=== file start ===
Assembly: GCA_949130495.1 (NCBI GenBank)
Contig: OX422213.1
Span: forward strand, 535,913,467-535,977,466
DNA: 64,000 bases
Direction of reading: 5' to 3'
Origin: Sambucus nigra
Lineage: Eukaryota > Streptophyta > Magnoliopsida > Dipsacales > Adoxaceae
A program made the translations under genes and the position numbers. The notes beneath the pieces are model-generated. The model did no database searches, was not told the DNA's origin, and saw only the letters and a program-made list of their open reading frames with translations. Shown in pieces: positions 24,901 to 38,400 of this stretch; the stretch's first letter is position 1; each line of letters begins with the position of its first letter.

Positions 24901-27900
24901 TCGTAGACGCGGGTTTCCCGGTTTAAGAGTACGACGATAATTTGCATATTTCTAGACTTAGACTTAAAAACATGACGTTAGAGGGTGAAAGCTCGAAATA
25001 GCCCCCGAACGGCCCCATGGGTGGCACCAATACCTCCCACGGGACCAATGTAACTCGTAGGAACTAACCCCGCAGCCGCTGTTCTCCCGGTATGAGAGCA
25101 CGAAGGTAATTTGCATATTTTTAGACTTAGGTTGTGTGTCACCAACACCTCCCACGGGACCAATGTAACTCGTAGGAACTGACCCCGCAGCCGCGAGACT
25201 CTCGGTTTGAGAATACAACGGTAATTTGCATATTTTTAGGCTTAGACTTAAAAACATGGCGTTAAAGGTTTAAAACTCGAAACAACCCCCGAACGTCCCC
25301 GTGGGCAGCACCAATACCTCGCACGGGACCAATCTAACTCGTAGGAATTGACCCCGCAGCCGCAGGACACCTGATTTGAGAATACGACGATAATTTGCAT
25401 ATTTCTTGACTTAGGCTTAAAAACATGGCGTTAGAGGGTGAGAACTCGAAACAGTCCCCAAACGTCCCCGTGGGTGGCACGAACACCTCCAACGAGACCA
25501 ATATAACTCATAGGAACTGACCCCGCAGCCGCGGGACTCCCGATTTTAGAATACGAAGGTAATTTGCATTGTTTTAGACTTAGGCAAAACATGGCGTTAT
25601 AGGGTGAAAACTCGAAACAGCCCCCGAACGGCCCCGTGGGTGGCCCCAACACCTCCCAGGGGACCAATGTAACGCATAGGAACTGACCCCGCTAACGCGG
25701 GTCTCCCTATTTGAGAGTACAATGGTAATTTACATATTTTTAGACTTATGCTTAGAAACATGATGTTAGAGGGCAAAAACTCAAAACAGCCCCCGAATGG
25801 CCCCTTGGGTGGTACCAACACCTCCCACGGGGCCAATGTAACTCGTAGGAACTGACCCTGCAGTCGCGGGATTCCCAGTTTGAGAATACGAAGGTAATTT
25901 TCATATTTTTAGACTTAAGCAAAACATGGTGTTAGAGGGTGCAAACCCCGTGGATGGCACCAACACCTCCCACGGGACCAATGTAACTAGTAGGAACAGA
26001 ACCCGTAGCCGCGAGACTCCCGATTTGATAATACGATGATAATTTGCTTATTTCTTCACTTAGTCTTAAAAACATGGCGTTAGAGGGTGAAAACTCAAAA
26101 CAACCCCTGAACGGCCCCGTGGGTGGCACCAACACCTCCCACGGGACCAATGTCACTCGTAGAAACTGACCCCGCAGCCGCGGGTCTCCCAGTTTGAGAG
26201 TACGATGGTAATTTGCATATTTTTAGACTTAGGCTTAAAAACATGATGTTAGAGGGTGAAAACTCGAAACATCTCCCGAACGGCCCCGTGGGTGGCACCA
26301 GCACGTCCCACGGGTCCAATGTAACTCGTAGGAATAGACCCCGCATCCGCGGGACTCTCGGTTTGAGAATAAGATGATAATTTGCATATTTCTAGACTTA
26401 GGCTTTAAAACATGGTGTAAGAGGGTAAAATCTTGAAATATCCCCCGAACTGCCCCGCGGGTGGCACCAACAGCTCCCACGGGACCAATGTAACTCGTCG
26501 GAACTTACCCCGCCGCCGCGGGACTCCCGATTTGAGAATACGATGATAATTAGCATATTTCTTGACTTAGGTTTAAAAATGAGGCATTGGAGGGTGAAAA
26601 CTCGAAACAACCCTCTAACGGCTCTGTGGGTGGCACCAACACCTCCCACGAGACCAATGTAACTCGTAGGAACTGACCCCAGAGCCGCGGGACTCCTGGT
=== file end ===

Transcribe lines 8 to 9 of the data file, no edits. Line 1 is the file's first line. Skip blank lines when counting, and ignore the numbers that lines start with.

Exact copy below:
A program made the translations under genes and the position numbers. The notes beneath the pieces are model-generated. The model did no database searches, was not told the DNA's origin, and saw only the letters and a program-made list of their open reading frames with translations. Shown in pieces: positions 24,901 to 38,400 of this stretch; the stretch's first letter is position 1; each line of letters begins with the position of its first letter.

Positions 24901-27900